The Shopping Mall and Its Premium Brands at Sea

The Shopping Mall and Its Premium Brands at Sea
PHOTO: Kate Spade onboard Royal Caribbean International’s Harmony of the Seas. (photo courtesy of Royal Caribbean International, Copyright, Simon Brooke-Webb Photography)

Gone are the days where the primary retail experience on a cruise ship consisted solely of logo items, sundries and a small collection of clothes and jewelry.

Now, cruise lines are ramping things up to the level of premium outlets and internationally-recognized brands.

One could argue that things really changed when Royal Caribbean International launched the Voyager of the Seas.

Photo Credit; Dave Jones. Independence of the Seas Royal Promenade.

As the first of its ships with a Royal Promenade, it effectively crafted a shopping mall at sea, one that stretched the better length of the vessel. At the time, the ship was like no other. It was wide enough that a voluminous space could exist between inside staterooms with such cabins now featuring a window that overlooked the internal activities.

The Royal Promenade connected the ship’s forward and aft atriums with lounges and bars, eateries and, most importantly for this discussion, boutiques. Royal Caribbean has only made this feature bigger on newer ships with the grandest example on the Harmony of the Seas.

Of course, corporate cousins, as well as competitors, have copied the model since.

As the current largest ship in the world, the Harmony has managed to attract retail brands like Kate Spade, Hublot, Cartier, Omega and Bulgari with shops onboard. Even Starbucks is a premium purveyor with its own storefront. Although aboard a different class of ship, Hublot and Bulgari have similarly set up shop on the Anthem of the Seas.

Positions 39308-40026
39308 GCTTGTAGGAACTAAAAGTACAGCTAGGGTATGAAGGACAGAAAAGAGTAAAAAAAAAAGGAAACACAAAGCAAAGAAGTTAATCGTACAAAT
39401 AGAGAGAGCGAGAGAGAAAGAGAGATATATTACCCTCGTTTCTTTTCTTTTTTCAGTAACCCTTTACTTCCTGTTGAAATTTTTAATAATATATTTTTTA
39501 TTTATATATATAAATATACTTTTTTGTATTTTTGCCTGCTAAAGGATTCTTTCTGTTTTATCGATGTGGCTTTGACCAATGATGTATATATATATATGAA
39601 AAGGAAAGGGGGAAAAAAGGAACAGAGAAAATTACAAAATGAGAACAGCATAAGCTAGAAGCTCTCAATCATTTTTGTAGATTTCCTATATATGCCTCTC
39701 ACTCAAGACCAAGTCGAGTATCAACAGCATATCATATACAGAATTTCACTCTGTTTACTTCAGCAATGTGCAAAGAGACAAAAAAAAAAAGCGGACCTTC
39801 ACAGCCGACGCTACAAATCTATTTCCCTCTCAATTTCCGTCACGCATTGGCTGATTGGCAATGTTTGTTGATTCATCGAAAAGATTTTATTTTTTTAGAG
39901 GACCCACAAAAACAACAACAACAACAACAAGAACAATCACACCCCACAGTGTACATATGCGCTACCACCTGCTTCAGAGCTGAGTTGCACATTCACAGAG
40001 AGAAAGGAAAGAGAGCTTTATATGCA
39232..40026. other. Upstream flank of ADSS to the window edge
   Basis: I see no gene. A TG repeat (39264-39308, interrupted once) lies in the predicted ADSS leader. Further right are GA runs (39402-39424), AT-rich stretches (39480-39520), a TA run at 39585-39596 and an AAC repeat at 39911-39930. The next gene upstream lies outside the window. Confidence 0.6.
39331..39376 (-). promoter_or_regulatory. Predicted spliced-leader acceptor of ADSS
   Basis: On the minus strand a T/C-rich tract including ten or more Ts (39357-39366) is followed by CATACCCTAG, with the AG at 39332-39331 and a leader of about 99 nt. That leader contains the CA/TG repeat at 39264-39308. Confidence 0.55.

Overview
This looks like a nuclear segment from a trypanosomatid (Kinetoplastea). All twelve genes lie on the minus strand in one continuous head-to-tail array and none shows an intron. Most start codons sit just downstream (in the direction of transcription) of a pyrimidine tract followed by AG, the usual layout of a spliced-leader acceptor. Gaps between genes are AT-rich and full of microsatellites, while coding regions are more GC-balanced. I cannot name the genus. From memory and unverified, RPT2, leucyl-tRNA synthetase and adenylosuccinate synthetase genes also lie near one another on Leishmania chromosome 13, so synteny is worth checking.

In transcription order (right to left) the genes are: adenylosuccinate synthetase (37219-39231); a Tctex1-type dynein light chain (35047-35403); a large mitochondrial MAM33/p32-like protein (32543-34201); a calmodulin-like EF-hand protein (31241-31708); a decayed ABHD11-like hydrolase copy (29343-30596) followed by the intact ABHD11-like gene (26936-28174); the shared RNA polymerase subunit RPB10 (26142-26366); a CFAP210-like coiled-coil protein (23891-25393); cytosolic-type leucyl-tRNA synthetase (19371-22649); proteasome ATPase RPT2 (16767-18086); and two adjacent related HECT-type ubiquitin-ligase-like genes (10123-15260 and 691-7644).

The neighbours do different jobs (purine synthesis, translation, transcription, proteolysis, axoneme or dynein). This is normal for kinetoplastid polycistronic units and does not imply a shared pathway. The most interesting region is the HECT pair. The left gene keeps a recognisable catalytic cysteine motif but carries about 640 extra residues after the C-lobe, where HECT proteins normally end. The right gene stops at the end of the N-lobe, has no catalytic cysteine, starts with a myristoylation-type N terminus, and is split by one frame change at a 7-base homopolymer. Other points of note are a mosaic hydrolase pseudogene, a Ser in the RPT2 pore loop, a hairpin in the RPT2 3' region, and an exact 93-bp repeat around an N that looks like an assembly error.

In some cases, the premium retail approach does not require scale but cachet.

Also in the Royal Caribbean family, Celebrity Cruises has partnered with Apple for the fleet’s iLounge venue as the first authorized Apple reseller at sea. Here, guests cannot only learn about the company’s digital products with dedicated courses but also buy them and take them home. The Solstice-class, in particular, does still have a bit of a mall atmosphere thanks to its sleek double-decker galleria of boutiques.

MSC Cruises is using technology to enhance the shopping experience in a different way.

Image result for MSC Seaside virtual mirror

In collaboration with Samsung, its upcoming MSC Seaside will let guests try on clothes digitally with a virtual mirror. It will also recognize them upon entering the photo gallery to automatically display their images without the need to search for them.

Meanwhile, some lines do take it smaller with just a singular standout store.

Disney Cruise Line recently introduced an exclusive Tiffany & Co. luxury jewelry shop on the Disney Fantasy. The signature Tiffany T collection offers special diamond pieces to treat loved ones with an extra helping of pixie dust.

It’s true that diamonds never go out of fashion, and high-end retailers often extend to jewelry these days. International tastes are also headed that way with Norwegian Cruise Line’s new Norwegian Joy, which is dedicated to the Chinese market, being fuller of such vendors than even their North American equivalents. An immense amount of square footage is committed to brands such as Bulgari, Omega and Cartier again, as well as Gucci and even Godiva in the upscale chocolatier category.

Just as a number of the watch and jewelry brands have made inroads with more than one company, Godiva is additionally featured on Cunard Line as well.

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